A LED lamp or LED light bulb is an electric light for use in light fixtures that produces light using light-emitting diode (LED). LED lamps have a lifespan many times longer than equivalent incandescent lamps, and are significantly more efficient than most fluorescent lamps,with some LED chips able to emit up to 303 lumens per watt (as claimed by Cree and some other LED manufacturers).
However, LED lamps require an electronic LED driver circuit when operated from mains power lines, and losses from this circuit mean the efficiency of the lamp is lower than the efficiency of the LED chips it uses. The most efficient commercially available LED lamps have efficiencies of 200 lumens per watt (lm/w). Commercially available LED chips have efficiencies of over 220 lm/w. The LED lamp market is projected to grow by more than twelve-fold over the next decade, from $2 billion in the beginning of 2014 to $25 billion in 2023, a compound annual growth rate (CAGR) of 25%. As of 2016, LEDs use only about 10% of the energy an incandescent lamp requires.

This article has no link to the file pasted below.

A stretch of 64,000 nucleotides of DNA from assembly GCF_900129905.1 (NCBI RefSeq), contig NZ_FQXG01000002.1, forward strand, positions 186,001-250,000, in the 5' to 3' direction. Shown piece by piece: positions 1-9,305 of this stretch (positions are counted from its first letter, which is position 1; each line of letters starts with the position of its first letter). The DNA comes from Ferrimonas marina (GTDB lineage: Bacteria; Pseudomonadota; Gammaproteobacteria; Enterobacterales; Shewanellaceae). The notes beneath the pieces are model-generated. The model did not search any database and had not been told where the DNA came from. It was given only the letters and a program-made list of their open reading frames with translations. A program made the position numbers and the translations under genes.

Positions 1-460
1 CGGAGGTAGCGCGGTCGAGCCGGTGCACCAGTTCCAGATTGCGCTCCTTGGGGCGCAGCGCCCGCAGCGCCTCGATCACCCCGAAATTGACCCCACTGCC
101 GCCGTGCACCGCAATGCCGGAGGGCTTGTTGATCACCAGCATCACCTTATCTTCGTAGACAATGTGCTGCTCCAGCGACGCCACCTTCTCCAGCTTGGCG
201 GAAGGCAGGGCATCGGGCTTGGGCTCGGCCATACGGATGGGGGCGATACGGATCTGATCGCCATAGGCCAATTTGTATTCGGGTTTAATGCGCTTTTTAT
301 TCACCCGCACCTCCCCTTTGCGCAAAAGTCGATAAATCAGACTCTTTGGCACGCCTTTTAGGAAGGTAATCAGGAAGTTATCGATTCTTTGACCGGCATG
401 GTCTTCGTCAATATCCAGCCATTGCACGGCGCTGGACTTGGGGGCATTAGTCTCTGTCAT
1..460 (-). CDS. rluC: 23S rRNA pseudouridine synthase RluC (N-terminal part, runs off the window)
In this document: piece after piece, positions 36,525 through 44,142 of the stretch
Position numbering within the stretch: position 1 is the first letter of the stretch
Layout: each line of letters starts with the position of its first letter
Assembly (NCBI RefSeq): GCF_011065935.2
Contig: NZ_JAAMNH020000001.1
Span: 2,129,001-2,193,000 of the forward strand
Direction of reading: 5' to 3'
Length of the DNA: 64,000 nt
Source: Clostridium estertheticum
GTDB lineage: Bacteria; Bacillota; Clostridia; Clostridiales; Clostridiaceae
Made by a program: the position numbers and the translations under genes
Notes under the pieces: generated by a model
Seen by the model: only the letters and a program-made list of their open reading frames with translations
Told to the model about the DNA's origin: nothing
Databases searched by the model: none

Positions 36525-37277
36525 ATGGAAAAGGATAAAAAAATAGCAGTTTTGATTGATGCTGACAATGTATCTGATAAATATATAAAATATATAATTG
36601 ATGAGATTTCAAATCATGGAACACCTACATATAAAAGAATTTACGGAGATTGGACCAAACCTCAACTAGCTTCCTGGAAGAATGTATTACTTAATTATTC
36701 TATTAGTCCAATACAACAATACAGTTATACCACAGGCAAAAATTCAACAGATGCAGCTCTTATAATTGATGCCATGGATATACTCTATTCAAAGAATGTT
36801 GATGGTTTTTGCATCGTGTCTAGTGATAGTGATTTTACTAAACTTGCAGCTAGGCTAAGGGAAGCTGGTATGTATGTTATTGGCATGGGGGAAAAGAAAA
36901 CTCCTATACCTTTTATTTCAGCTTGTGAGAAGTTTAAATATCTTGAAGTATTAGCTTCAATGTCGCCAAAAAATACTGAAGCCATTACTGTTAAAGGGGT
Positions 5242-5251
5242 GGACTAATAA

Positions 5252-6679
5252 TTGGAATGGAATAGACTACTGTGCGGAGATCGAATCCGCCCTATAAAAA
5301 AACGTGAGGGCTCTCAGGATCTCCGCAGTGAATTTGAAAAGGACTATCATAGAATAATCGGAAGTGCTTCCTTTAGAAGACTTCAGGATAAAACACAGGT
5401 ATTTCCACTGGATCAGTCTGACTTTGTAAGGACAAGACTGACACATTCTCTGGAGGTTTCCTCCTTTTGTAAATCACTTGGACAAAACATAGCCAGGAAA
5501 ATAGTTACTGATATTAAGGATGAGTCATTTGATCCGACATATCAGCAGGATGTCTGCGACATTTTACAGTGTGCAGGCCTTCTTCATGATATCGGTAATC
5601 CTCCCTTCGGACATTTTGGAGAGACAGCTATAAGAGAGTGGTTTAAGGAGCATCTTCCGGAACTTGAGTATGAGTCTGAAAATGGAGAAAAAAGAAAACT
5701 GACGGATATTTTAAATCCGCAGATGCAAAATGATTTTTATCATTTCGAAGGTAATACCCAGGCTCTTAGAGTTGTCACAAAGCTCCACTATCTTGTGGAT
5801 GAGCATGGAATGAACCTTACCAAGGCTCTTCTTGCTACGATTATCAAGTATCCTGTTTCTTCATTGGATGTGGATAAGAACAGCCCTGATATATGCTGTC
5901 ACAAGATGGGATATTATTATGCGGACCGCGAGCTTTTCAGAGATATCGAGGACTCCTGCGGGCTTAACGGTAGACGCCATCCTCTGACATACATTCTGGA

The directional emission characteristics of LEDs affect the design of lamps. While a single power LED may produce as much light output as an incandescent lamp using several times as much power, in most general lighting applications multiple LEDs are used. This can form a lamp with improved cost, light distribution, heat dissipation and possibly also color-rendering characteristics.
LEDs run on direct current (DC), whereas mains current is alternating current (AC) and usually at much higher voltage than the LED can accept. LED lamps can contain a circuit for converting the mains AC into DC at the correct voltage. These circuits contain rectifiers, capacitors, and may have other active electronic components, which may also permit the lamp to be dimmed. In an LED filament lamp, the driving circuit is simplified because many LED junctions in series have approximately the same operating voltage as the AC supply.